Welcome. While 20th century art history provides numerous sculptors whose work could be seen as the basis for my own, I credit my grandfather, Morse Birndorf with planting the original creative seeds. Moe was an insurance agent working out of his Detroit bungalow home for decades and when he hung it up, he retreated to the basement and started knocking out these 3D fish from rusted cans squashed flat, shaped with tin snips and adorned with old bottle caps and assorted flotsam and jetsam. I found them to be fascinatingly expressive.
Like Moe's work, mine begins with discovery, moves to assembly centred on aesthetics and spontaneity, and finally, but not always, to an ideation, conceptual or surreal stage requiring some adjustments. Minimally they are readymades, but mostly they are found objects disassembled and/or assembled with some interference or alteration on my part.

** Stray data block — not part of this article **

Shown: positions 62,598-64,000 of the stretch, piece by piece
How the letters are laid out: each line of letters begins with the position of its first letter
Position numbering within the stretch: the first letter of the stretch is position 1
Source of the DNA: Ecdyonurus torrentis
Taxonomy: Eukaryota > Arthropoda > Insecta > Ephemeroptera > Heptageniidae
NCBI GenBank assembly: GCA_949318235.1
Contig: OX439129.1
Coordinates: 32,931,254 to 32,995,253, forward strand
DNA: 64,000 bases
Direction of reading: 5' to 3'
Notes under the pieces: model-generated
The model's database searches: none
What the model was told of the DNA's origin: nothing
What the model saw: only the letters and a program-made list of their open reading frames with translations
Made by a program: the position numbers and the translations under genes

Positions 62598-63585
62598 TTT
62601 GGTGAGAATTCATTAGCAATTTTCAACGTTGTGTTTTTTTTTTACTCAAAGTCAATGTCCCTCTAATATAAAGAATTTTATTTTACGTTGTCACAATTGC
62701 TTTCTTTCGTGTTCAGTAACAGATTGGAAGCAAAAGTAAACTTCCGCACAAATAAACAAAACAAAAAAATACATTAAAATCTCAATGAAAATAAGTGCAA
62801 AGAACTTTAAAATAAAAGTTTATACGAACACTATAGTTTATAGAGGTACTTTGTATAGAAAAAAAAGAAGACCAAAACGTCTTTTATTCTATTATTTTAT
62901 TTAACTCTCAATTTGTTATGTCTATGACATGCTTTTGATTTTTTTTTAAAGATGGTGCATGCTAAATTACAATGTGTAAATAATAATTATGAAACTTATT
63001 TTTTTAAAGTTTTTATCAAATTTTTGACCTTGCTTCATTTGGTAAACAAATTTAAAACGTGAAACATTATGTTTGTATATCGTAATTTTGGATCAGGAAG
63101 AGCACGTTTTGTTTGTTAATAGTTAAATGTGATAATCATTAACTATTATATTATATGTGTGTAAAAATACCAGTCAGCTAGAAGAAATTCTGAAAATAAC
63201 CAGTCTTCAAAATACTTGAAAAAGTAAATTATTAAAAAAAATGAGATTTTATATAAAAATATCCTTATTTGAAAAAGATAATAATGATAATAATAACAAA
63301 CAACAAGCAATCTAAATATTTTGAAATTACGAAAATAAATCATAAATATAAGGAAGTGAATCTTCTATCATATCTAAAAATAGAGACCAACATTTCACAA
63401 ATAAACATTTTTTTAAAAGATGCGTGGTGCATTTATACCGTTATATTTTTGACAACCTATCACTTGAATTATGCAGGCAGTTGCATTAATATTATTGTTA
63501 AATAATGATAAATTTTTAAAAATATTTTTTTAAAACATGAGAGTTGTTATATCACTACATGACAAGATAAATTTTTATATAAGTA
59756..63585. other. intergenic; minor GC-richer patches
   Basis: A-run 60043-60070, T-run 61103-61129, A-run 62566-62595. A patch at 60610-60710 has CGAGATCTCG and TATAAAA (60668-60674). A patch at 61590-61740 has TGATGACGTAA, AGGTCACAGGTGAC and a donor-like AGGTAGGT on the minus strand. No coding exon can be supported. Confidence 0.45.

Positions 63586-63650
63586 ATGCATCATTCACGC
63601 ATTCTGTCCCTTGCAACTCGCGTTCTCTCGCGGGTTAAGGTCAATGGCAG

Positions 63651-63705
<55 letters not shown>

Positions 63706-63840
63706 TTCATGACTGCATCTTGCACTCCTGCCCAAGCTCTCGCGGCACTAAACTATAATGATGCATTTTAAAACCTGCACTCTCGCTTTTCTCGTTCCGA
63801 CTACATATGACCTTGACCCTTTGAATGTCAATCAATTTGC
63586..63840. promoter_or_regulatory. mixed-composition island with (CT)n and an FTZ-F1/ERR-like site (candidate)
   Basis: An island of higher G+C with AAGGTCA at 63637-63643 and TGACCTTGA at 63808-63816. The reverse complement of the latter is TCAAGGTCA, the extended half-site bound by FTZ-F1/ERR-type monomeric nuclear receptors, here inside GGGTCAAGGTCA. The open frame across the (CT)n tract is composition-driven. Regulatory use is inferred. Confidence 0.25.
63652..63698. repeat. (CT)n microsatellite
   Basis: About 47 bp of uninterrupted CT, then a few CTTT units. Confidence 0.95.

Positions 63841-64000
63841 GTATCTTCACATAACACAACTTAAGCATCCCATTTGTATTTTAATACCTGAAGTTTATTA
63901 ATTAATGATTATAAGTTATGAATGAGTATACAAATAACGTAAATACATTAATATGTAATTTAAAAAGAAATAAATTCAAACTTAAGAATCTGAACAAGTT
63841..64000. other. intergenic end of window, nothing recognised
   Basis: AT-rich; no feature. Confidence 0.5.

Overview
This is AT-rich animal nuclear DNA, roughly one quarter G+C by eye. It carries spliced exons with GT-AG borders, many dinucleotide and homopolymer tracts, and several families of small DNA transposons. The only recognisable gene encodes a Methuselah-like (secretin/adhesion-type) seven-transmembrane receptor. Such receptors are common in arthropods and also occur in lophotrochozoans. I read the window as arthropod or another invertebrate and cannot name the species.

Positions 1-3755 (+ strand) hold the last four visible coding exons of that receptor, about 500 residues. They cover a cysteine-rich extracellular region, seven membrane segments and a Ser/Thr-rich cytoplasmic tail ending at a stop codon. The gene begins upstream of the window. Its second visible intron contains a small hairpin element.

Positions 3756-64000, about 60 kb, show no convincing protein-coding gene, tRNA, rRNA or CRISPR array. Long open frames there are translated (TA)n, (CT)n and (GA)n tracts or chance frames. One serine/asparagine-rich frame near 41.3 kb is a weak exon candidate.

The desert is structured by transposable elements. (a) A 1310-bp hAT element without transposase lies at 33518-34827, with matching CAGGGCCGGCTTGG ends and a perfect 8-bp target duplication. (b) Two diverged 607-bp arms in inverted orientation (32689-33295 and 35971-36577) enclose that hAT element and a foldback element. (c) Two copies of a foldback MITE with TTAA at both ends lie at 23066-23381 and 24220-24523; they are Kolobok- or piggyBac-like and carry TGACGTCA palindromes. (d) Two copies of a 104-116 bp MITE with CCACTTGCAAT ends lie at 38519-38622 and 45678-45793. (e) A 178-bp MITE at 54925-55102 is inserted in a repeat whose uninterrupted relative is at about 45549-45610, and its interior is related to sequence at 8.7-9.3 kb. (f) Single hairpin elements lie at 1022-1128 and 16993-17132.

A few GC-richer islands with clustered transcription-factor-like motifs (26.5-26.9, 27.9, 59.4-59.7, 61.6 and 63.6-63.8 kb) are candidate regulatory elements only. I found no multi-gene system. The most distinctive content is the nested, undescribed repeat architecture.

Please contact me if you have any questions about the work or its availability.
What the critics say:
“His work, balanced on the precipice of outsider obscurity and grudging acceptance, Rosensweet finds himself as an artist poised ironically between emergence and old age. “
“The work marries a harrowing post-apocalyptic vision with mild regret.”
“He (Rosensweet) conjures the nostalgia of over-consumption with the startling unremediated patina of crap well past its useful lifetime.
“Rosensweet decries the depravity of social and environmental degradation and then runs behind a tree to hide.”